A new Internet webcam focuses on a swaying kelp forest at Anacapa Island and marine life that call it home. The fish, seals and lobsters join other terrestrial stars of webcams at Channel Islands National Park, like bald eagles already watched closely by countless fans around the globe.
Underwater webcams were developed by a Boulder, Colo.-based nonprofit group called Teens4Oceans, which inspires future advocates for underwater habitat protection through education and research opportunities.
Teens4Oceans Executive Director Trevor Mendelow says they’ve deployed webcams in the Caribbean Sea and Florida, but the one at Anacapa is their first on the West Coast.
“What we really hope is that people begin to understand the diversity of marine systems and how important they are to the larger marine ecosystems in which they reside,” says Mendelow. “A lot of people spend their whole life looking out at the sea, but don’t really understand what they’re looking at.”
Mendelow says the Anacapa webcam is also their first focusing on a kelp forest swaying hypnotically back and forth, as well as California sea lions and bright orange garibaldi fish swimming by.
“It’s really different from anything we’ve seen. The movement of the kelp we’ve had an incredible response to. It certainly lends a different degree of live feel to the camera,” says Mendelow. “And there are also a very large number of species of fish and other invertebrates that are found around this little island.”
Scuba divers from the charity recently put some final touches on the new webcam, including a remote-controlled device that scrapes the screen to keep the image clear.
Sixteen-year-old Denver, Colo., resident Annalise Downey is a Teens4Oceans ambassador who donned scuba gear to work on the webcam. She hopes it encourages California students to organize new chapters through their schools or local scuba shops, and explore careers in ocean conservation.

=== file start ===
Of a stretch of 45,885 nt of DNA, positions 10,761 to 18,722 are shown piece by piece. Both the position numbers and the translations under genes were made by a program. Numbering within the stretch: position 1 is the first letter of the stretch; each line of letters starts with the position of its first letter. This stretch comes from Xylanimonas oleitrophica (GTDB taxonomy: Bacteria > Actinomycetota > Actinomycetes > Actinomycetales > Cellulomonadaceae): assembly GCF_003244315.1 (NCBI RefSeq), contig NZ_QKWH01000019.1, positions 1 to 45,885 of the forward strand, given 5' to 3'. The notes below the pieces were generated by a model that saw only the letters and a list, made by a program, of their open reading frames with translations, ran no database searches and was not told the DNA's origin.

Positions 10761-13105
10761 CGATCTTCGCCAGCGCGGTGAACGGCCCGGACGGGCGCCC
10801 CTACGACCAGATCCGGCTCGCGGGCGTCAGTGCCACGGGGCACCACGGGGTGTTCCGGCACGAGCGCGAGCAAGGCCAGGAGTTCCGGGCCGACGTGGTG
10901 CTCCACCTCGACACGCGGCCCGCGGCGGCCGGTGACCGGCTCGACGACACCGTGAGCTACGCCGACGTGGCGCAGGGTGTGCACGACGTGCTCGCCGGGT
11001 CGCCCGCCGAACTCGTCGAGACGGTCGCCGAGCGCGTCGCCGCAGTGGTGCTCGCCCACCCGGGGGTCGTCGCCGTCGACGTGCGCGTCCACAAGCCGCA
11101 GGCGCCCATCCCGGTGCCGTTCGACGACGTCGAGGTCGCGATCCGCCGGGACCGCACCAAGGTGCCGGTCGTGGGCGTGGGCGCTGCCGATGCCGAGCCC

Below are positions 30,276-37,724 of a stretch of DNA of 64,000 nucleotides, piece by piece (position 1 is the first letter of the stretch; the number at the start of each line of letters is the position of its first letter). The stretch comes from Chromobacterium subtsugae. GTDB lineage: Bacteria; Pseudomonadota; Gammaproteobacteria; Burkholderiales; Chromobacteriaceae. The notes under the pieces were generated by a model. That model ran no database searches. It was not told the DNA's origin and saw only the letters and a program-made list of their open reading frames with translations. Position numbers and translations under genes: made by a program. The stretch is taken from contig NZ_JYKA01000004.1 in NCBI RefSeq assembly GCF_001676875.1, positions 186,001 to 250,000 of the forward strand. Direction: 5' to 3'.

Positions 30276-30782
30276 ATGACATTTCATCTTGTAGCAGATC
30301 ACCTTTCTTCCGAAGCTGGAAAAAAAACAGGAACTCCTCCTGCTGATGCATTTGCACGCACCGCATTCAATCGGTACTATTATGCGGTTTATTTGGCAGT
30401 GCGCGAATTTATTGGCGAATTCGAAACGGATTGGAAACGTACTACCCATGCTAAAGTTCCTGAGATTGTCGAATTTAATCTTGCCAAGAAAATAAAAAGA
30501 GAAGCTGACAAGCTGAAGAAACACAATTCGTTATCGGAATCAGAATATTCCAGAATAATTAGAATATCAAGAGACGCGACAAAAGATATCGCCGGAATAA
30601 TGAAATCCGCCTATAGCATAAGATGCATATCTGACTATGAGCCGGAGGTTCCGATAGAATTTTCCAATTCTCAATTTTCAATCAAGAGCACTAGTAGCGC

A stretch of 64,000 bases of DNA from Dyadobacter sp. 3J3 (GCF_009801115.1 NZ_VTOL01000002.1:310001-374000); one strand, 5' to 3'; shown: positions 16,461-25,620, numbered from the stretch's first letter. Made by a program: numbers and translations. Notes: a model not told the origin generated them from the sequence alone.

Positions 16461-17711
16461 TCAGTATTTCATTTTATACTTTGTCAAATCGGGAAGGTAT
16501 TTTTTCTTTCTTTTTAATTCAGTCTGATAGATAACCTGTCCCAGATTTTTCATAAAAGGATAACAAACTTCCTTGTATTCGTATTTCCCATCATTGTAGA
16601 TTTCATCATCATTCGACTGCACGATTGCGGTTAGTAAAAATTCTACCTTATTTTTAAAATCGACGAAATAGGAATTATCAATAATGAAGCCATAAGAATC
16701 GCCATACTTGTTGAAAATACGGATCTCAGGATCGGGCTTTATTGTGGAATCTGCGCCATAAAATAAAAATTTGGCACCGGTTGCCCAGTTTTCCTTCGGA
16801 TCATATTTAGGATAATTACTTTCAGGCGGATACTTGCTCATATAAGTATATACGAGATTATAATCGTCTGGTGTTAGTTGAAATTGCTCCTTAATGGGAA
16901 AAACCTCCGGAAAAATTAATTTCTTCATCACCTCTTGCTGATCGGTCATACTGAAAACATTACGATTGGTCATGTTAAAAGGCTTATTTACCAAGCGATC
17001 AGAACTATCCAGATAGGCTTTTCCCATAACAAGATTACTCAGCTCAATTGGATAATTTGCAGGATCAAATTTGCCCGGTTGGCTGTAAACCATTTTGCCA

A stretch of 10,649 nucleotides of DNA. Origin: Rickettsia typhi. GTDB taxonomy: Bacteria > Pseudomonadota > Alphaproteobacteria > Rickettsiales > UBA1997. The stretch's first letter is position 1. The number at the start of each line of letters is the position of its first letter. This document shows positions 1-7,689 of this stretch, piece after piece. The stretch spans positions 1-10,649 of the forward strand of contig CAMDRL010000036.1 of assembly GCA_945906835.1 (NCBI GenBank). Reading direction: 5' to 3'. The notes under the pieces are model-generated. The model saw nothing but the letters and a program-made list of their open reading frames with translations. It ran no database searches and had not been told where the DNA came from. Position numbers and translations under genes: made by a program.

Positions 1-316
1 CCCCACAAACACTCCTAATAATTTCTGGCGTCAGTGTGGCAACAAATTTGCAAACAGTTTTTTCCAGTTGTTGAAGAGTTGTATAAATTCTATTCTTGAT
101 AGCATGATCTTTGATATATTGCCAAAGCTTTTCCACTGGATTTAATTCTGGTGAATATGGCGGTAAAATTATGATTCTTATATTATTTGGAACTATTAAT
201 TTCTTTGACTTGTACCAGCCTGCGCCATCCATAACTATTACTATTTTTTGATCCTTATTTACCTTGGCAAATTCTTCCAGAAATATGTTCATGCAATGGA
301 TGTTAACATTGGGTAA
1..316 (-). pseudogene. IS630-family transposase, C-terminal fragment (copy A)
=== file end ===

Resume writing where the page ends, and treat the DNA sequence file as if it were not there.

“I hope that people really are inspired like I was about everything that’s in the ocean, all the cool things,” says Downey. “I hope they’re really inspired to take action themselves. For me in Colorado, even though we have no ocean, I still love the ocean.”
The underwater webcam and others on the islands are a collaborative effort between numerous groups, including the National Park Service, the Channel Islands Park Foundation and the Ventura County Office of Education, that maintains equipment capable of transmitting live images to the mainland.
The webcam will enhance the Channel Islands Live educational program, which also allows students across the country to interact with scuba-diving Park Rangers via teleconferencing computer software, and ask them questions about creatures like sea urchins displayed for a video camera.
Channel Islands National Park Superintendent Russell Galipeau says the new webcam should help expose people to natural resources that can be challenging to access, since visiting the islands requires a boat or airplane trip, and diving equipment is needed to view the underwater environment.
“One of our biggest goals here is to try and connect the park to the people. We know how difficult it is to get out to the Channel Islands, so the next best thing to do is bring the park to the people, using technology,” says Galipeau.
Galipeau is happy about the collaborative efforts of all the groups, including Teens4Oceans, that made the project possible. “All those wonders of the ocean are hidden to most of us, and they’re going to bring it to the people,” says Galipeau. “I think that’s great. It’s what we do, and now we see youth doing it.”